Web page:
By Dawn Aerts
Iron County Today
CEDAR CITY–At the 4EverQuilting Store, Deb Leoni and her assistants Annie Swearngin and Lynda McCulloch are hoping to make life a little more beautiful, ‘one stitch at a time.’
Leoni has worked in the field of accounting and owned her own business since 2001, a career that she pursued since 1985 — but her dream world, and the happy place for quilters she envisioned began with a class, making her first quilt in 2007.
“My late husband Michael encouraged me to take time for myself and to take some quilt classes at a local church,” said Leoni at the quilt shop she opened in Cedar just a year ago. “The ‘seed’ was planted back then, but opening my own place was something I only hoped to have the time to do… one of these days.”
It was only after selling the family home in Las Vegas that Leoni said she was ready to just start over and follow her inspiration.
Leoni still oversees an accounting business, but works with, and alongside, both experienced and new quilters. Today, her store is full of patterns and panels, variegated threads, fabrics and busy work tables with a big-screen TV for useful ‘how-to’s.
It was actually a visit to see some hands-on work on an old quilting machine in Boulder City, Nev., that inspired her decision to invest in an operation.
“It was an old Gammell model in the store, but I thought well, yes, I’d like to do that,” said Leoni of the ‘Handiquilter Infinity 26’ that found a place in her shop. “I had this huge machine sitting in my family room for two years, and I thought, if not me, who? I decided the time to open my own place was now.”
Leoni said her mother had a creative side as a painter while she pursued a talent for paper-inspired craft-making.
“I have to admit that in my home economics class I literally sewed a shirt into oblivion,” said Leoni with a laugh, “But after spending six weeks in a quilt class, I found something I enjoyed working on: finding the right panel, picking out the fabrics, the fat-quarters, patterns and threads. Now I help my customers with their choices.”
Leoni considers quilt-making a utilitarian skill that has evolved into an artform. “The fabric industry has put out amazing materials, and people have found beautiful ways to be creative, from decorative pillows and wall-hangings to one-of-a-kind quilts that they can personalize for weddings or as the ultimate, handmade gift.”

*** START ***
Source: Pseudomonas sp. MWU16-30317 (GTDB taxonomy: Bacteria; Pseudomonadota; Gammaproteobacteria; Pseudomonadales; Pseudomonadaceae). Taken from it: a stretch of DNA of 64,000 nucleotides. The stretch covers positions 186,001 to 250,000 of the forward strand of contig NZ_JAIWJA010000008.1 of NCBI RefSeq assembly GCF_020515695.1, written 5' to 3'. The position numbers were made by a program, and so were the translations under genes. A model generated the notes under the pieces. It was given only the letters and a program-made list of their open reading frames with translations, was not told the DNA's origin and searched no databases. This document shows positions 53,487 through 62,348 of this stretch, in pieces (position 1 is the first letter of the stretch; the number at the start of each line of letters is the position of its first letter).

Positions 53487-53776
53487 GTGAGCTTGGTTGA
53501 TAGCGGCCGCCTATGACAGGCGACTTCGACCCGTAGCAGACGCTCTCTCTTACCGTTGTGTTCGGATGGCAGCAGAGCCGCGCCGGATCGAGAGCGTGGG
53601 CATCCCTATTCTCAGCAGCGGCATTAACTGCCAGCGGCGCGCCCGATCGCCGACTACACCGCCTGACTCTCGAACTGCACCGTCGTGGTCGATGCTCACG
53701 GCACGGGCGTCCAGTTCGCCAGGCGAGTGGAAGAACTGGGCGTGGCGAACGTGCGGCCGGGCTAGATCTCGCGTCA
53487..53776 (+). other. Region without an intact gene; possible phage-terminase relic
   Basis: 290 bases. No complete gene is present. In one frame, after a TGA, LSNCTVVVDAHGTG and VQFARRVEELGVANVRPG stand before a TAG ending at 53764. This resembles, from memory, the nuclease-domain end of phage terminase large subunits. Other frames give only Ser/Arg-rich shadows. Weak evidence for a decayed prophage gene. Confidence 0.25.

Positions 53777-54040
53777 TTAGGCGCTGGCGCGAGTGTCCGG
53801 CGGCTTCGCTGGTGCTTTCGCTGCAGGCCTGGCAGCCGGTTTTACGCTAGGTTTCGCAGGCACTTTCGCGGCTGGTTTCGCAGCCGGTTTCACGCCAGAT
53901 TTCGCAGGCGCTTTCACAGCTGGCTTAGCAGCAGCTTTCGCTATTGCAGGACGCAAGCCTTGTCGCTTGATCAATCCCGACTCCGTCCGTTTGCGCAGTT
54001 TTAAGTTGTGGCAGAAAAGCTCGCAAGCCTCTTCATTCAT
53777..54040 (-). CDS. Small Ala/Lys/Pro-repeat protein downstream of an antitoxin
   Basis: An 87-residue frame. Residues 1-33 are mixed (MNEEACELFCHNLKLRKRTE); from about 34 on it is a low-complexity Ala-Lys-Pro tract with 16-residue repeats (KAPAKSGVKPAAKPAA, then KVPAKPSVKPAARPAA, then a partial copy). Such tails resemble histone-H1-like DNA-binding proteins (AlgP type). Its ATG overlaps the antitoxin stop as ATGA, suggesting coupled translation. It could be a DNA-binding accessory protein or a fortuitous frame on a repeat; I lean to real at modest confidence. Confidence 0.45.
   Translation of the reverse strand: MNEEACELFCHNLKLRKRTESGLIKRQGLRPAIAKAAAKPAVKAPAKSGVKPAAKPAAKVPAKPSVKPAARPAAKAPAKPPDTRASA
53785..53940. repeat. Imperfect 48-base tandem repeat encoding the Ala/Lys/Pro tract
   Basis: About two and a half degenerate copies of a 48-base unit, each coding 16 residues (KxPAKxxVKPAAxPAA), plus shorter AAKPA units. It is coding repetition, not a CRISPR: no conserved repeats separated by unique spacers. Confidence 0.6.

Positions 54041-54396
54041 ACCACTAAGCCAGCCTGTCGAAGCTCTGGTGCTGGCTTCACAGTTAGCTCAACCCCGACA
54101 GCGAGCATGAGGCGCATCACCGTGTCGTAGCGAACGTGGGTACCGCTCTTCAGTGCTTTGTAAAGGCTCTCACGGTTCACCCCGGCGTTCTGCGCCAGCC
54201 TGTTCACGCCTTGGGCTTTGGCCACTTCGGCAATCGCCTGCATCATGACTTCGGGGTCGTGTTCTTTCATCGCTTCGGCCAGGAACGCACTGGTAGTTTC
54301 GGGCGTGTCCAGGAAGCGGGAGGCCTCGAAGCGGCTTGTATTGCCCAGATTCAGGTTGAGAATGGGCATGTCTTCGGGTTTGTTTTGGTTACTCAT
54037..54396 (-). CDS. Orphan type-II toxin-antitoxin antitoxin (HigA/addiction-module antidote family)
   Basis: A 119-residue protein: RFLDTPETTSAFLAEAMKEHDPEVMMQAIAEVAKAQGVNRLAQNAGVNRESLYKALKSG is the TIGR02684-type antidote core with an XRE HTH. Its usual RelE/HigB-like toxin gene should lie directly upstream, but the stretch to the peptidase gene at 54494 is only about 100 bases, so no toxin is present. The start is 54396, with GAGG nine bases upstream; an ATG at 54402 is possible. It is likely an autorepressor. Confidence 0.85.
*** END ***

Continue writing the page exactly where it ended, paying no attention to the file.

At her store, Leoni has begun quilting circles, and opportunities for seasoned and up-and-coming quilters to spend time during the week. “I would say it’s a relaxing atmosphere for ideas, to be creative, and to bring people together,” said Leoni of work-space and demonstration videos. “Here you can create something unique and it’s not a solitary thing anymore.”
Leoni envisions 4EverQuilting as a ‘hub for quilters’ of all ages, men and women. “Personally, I spend a lot of time looking at a quilt design before it goes onto a machine,” she said. “It’s fun to enhance the work and make it as beautiful as possible, so what they create stands out and I can help them achieve a vision.”
Her storefront is bright and welcoming with various displays and table seating for classes, demonstrations or personal projects. Leoni also started a Christmas Quilters Club at $10 a class on the first and third Saturdays of the month. She is part of the Cedar Chest Quilters Guild and encourages quilters to attend the annual retreat.
“Nowadays there are many opportunities for quilters to share their time and creative work with others,” said Leoni of the Jan. 20 to Feb. 1 Cedar Chest Quilters’ Guild show and classes, and an upcoming seven-night Pacific Coast Quilting cruise she is coordinating for quilters in March.
This fall, 4Ever Quilts will host a Dirndl Dress class with Ronnie Badgett; a Christmas Quilters Club, and a double-wedding ring table runner class using pre-cut Kits.
Leoni also participates in the Hoffman-Fabric challenge that begins with a small fabric design that quilters can turn into a finished entry for their national quilt trunk show and tour. “Over the years I’ve helped many people succeed in their business,” said Leoni of her shop, “Now I help people with their vision – a happy place for quilters.”